Taisho Sanke, commonly called Sanke, are basically a Kohaku with added black markings or sumi. In fact, they are closely related to Kohaku. Koi with black markings began to appear in the spawn of Kohaku in the early 1900’s. This inspired Eizburo Hoshino to cross one of these parent Kohaku with a Shiro Bekko (a white koi with black markings). The resulting fry showed great promise, as they had the typical Sanke colours in fairly equal proportions, and a new variety was created. However, it was Torakichi Kawikame who ‘fixed’ the strain (making it stable for breeding) and the resulting bloodline became known as the Torazo bloodline. All current sanke bloodlines have arisen from the Torazo or Sanba (now extinct) bloodlines.
Sanke were the first tricolour (white, red and black) koi variety to be developed. It is the second in the group of koi known as the ‘Big Three’ (Kohaku, Sanke & Showa) also known as Gosanke. They are white koi with large patterns of hi (red) and smaller sumi (black marking) evenly distributed on the body.
As with Kohaku, the white should be snow-white and lustrous, and the red markings (hi) should be deep in colour with the edges of the pattern well defined. The sumi should be deep black, though it usually appears as light blue or grey in young koi, before it fully develops. The sumi should also be distributed evenly throughout the body to provide a pleasing pattern. While sumi may develop on the hi (red) or on the white skin, Sanke with sumi on the white are highly sought after.
Sanke usually only have the sumi on the upper half of the body, they typically shouldn’t have any below the lateral line. This is one major feature that distinguishes Sanke from Showa, whose sumi are usually much larger and extend right down to the belly. Sanke often have some black stripes on the pectoral fins, but should not have motoguro – a block of black at the base of the pectoral fin.
Another characteristic that differentiates Sanke from Showa, is that Sanke do not usually have any sumi on the head. While classic Sanke will have only red over white on the head, quality Showa will always have a significant amount of black on the head.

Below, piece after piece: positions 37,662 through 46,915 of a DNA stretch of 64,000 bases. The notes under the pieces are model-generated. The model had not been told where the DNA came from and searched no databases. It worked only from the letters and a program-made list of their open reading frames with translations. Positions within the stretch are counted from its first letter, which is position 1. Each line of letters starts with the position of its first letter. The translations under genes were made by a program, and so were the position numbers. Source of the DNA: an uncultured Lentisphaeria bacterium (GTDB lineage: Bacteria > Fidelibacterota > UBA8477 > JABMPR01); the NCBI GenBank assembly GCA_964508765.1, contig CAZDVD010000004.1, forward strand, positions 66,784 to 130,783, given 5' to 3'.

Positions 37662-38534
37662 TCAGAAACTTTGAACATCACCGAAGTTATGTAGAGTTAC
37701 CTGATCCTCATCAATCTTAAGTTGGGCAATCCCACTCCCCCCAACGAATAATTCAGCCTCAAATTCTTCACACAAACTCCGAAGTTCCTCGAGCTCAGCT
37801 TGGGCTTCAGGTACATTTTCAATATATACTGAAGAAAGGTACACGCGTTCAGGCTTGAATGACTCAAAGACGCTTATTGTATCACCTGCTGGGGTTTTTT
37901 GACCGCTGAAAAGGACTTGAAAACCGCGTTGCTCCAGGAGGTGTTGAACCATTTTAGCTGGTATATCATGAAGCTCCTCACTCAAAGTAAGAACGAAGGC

Below you will see some high quality Sanke koi. These are koi that are produced by some of the best breeders in Japan.
This beautiful Sanke has well defined hi and evenly placed sumi throughout the body. Note the black stripe in the left dorsal fin.
This stunning Doitsu Sanke has a great pattern and is totaly scaleless. Note the head does not have any black markings.
This non-traditional Aka Sanke has a single, continuous red pattern without any breaks in it. This style of Sanke are growing in popularity
Below you will see a video of some beautiful nisai (2 year old) sanke.
Below you will find the descriptions, terminology and phrases commonly used to describe Sanke koi.
Aka – (AH kah) Red
Aka Sanke (AH kah SAHN keh) A sanke with large areas of hi (red) without breaks in the pattern
Aka hana – (AH kah HAH nah) Red nose
Bozu – (boh ZOO) No hi on the head, bald head
Ginrin or Gin-Rin – (geen reen) Refers to sparkling scales
Hachi – (HAH chee) Head
Hara – (hah RAH) Abdominal area
Hi – (HEE) A term for red
Ippon hi – (EE pohn HEE) A continuous red pattern from head to tail
Kasane sumi – (KAH sah neh SOO mee) A black marking (sumi) on a red pattern
Kuchibeni – (KOO chee BEN eee) Red lips
Menkaburi – (MEHN kah BOO ree) Hi (red) covering the entire face or head
Motoaka – (MOH toh AH kah) Red markings at the base of the pectoral fins
Motoguro – (MOH toh GOO roh) Black markings at the base of the pectoral fins
Nezu – (NEH zoo) Light Grey
Odome – (oh DOH meh) Last marking before the tail
Ojime – (oh GEE meh) Gap between the last pattern marking and the tail
Sanke – (SAHN keh) A white koi with hi (red) and sumi (black) patterns
Shiro – (SHEE roh) White
Sumi – (SOO mee) Black
Tancho sanke – (TAHN choh) A sanke with a single hi (red) spot on the head and typical markings on the body
Tsubo sumi – (TSOO boh SOO mee) Black pattern (sumi) over white skin